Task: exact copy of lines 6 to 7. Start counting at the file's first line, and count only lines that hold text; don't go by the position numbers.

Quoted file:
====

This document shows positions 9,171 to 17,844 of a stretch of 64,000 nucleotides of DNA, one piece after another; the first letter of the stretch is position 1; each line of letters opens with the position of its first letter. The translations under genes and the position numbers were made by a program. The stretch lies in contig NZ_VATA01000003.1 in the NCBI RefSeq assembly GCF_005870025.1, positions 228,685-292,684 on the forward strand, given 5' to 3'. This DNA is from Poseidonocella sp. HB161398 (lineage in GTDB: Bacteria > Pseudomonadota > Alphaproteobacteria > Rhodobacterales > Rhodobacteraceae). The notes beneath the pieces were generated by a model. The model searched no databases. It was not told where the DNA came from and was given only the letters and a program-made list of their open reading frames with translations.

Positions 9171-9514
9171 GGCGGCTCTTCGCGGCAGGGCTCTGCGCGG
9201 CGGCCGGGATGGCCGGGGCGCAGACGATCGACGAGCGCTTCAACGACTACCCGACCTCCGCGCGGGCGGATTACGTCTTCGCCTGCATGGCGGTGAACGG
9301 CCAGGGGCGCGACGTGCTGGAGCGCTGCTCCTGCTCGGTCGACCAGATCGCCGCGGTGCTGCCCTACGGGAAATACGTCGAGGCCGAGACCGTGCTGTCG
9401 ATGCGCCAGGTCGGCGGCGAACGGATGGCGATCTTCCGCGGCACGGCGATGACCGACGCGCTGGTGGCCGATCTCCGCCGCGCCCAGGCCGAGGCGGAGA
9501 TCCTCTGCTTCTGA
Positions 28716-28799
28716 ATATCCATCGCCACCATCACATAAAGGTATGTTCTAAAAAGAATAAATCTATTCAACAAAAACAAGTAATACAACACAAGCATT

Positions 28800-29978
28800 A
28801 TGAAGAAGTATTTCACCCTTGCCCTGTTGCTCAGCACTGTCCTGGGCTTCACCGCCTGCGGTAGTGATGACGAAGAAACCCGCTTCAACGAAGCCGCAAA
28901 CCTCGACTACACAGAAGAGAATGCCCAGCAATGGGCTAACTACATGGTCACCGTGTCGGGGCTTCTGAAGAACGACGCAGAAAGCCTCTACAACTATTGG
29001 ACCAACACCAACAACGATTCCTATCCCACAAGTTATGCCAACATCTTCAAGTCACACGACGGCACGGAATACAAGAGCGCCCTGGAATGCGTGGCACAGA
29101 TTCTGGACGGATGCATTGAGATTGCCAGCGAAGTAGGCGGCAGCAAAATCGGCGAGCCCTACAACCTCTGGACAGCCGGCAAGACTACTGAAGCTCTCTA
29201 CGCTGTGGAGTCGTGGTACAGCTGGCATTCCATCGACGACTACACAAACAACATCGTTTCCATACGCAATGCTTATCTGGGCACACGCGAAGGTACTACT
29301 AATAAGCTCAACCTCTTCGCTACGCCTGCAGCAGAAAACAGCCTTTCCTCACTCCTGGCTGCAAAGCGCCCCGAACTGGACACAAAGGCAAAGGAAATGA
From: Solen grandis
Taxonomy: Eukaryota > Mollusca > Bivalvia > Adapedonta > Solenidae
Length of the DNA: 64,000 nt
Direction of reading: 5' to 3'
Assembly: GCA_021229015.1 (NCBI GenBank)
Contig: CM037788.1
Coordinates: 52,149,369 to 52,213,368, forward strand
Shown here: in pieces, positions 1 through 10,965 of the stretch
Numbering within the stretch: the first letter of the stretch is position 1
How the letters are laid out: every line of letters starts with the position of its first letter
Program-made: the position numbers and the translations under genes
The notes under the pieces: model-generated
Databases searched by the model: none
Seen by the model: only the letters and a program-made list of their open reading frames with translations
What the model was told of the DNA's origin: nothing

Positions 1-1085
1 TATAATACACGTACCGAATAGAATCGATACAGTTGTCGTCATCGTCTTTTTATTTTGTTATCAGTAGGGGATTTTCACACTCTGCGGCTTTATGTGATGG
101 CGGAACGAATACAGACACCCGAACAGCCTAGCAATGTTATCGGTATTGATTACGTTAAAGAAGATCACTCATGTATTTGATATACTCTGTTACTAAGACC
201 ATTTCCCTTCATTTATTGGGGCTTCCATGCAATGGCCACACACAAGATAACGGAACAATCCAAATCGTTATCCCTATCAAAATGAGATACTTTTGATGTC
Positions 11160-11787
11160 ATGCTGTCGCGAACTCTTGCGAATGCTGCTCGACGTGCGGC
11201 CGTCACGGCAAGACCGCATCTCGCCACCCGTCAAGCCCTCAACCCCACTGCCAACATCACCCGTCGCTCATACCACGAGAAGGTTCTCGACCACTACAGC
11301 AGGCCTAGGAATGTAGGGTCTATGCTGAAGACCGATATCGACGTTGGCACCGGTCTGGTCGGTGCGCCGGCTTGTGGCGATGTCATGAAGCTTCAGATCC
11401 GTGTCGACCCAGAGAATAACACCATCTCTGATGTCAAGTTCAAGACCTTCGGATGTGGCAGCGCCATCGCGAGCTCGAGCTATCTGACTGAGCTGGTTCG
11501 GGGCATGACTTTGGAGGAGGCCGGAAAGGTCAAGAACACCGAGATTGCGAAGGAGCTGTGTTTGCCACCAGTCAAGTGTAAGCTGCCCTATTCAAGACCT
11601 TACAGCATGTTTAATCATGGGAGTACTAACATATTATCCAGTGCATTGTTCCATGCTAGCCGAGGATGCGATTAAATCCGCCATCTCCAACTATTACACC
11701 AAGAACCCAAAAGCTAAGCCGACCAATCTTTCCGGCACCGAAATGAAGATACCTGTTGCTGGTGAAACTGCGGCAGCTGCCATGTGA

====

9401 ATGCGCCAGGTCGGCGGCGAACGGATGGCGATCTTCCGCGGCACGGCGATGACCGACGCGCTGGTGGCCGATCTCCGCCGCGCCCAGGCCGAGGCGGAGA
9501 TCCTCTGCTTCTGA